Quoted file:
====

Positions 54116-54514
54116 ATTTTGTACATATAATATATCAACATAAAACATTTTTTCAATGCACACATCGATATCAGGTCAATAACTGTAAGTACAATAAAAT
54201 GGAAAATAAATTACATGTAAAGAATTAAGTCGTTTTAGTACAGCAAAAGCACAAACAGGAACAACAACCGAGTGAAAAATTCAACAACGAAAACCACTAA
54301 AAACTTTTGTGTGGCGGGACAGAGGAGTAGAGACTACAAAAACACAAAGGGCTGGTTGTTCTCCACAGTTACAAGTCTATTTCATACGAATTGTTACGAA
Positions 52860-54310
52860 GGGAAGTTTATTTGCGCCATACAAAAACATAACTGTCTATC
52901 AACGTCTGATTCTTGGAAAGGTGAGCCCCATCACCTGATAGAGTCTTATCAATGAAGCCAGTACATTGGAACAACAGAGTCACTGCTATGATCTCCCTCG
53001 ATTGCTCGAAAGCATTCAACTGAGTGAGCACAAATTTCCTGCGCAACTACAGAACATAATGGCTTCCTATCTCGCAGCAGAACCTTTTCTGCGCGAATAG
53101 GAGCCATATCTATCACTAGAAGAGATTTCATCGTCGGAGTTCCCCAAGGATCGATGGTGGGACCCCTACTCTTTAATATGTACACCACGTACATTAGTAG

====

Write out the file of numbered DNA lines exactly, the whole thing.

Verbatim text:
Positions 54116-54514
54116 ATTTTGTACATATAATATATCAACATAAAACATTTTTTCAATGCACACATCGATATCAGGTCAATAACTGTAAGTACAATAAAAT
54201 GGAAAATAAATTACATGTAAAGAATTAAGTCGTTTTAGTACAGCAAAAGCACAAACAGGAACAACAACCGAGTGAAAAATTCAACAACGAAAACCACTAA
54301 AAACTTTTGTGTGGCGGGACAGAGGAGTAGAGACTACAAAAACACAAAGGGCTGGTTGTTCTCCACAGTTACAAGTCTATTTCATACGAATTGTTACGAA
Positions 52860-54310
52860 GGGAAGTTTATTTGCGCCATACAAAAACATAACTGTCTATC
52901 AACGTCTGATTCTTGGAAAGGTGAGCCCCATCACCTGATAGAGTCTTATCAATGAAGCCAGTACATTGGAACAACAGAGTCACTGCTATGATCTCCCTCG
53001 ATTGCTCGAAAGCATTCAACTGAGTGAGCACAAATTTCCTGCGCAACTACAGAACATAATGGCTTCCTATCTCGCAGCAGAACCTTTTCTGCGCGAATAG
53101 GAGCCATATCTATCACTAGAAGAGATTTCATCGTCGGAGTTCCCCAAGGATCGATGGTGGGACCCCTACTCTTTAATATGTACACCACGTACATTAGTAG